Some 1,400 unaccompanied children from Germany and other areas threatened by the Nazis, ranging in age from a few months to 16 years old, were sent by their families to the U.S. from 1934 through the end of the war. They were sent to Jewish homes throughout the country.
Few ever saw their parents again.
The organization detailing their history and connecting the children is One Thousand Children. Its president Iris Posner has spent years tracking those children. Click here for more on the project.
I talked with Posner about her project several years ago. Following our conversation, I detailed the project's history for the Jerusalem Post. As a result of that article, several previously "lost" children, then living in Israel, were found and reconnected.
Iris was interviewed March 28 on the Washington DC-area cable television show, "Tracing Your Roots." The interview, which describes how they found the children, can be seen here. Alternatively, click here and scroll to previous shows.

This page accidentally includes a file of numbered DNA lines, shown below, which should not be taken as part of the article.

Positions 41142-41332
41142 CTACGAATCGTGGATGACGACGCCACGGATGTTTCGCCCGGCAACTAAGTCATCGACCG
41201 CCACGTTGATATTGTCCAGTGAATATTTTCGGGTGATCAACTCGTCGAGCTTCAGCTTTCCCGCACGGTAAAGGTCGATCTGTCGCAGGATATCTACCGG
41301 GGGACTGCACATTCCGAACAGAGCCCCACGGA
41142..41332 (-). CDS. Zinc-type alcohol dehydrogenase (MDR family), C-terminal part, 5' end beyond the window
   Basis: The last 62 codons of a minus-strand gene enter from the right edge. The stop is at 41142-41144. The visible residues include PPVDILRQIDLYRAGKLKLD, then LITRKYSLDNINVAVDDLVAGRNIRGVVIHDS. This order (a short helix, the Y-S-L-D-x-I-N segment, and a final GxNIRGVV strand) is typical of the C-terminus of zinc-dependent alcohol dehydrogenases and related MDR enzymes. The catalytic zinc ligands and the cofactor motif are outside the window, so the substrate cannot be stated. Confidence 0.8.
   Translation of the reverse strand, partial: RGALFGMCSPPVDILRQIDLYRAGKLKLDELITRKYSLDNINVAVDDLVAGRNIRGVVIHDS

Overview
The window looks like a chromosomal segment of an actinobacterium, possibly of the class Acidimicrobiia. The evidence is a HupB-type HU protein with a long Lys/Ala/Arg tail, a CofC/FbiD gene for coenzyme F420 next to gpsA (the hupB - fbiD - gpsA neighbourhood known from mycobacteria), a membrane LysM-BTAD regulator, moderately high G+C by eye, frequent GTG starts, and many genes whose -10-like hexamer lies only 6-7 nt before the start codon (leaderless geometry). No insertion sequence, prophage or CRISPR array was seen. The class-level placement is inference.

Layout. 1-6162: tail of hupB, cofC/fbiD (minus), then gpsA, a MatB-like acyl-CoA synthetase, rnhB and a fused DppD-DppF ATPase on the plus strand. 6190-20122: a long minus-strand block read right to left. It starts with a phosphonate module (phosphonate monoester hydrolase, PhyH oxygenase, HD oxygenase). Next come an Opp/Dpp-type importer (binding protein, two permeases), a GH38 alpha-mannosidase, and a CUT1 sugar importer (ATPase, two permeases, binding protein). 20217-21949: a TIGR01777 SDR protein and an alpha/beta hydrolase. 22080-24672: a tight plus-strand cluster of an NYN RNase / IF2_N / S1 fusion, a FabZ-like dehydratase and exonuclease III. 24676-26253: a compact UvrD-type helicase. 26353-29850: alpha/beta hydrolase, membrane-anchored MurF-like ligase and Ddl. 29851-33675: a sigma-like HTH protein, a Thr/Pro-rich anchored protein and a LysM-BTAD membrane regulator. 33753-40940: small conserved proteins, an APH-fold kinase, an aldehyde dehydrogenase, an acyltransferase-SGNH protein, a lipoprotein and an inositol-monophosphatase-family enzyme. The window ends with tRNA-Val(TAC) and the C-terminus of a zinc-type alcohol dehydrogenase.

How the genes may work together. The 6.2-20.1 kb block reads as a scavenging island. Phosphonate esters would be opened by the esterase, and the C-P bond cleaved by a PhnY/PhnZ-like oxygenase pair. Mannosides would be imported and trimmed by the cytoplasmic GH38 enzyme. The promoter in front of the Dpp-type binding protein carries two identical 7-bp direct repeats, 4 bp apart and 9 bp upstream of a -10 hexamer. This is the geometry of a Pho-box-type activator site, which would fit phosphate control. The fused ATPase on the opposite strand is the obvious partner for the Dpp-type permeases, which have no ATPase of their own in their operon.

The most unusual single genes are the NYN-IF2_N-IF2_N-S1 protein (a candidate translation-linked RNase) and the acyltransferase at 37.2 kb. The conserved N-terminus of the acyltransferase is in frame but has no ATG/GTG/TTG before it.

Although OTC intensively campaigned to convince the US Holocaust Memorial Museum to include the story of this important and uniquely American project, its efforts were unsuccessful. The USHMM only includes the Kindertransport project.
Fortunately, however, the National Museum of American Jewish History in Philadelphia is now the repository of the One Thousand Children Archival Collection, the only collection of its kind in the world holding original materials donated by One Thousand Children, Inc. and numerous individual OTC children. Click here for the museum.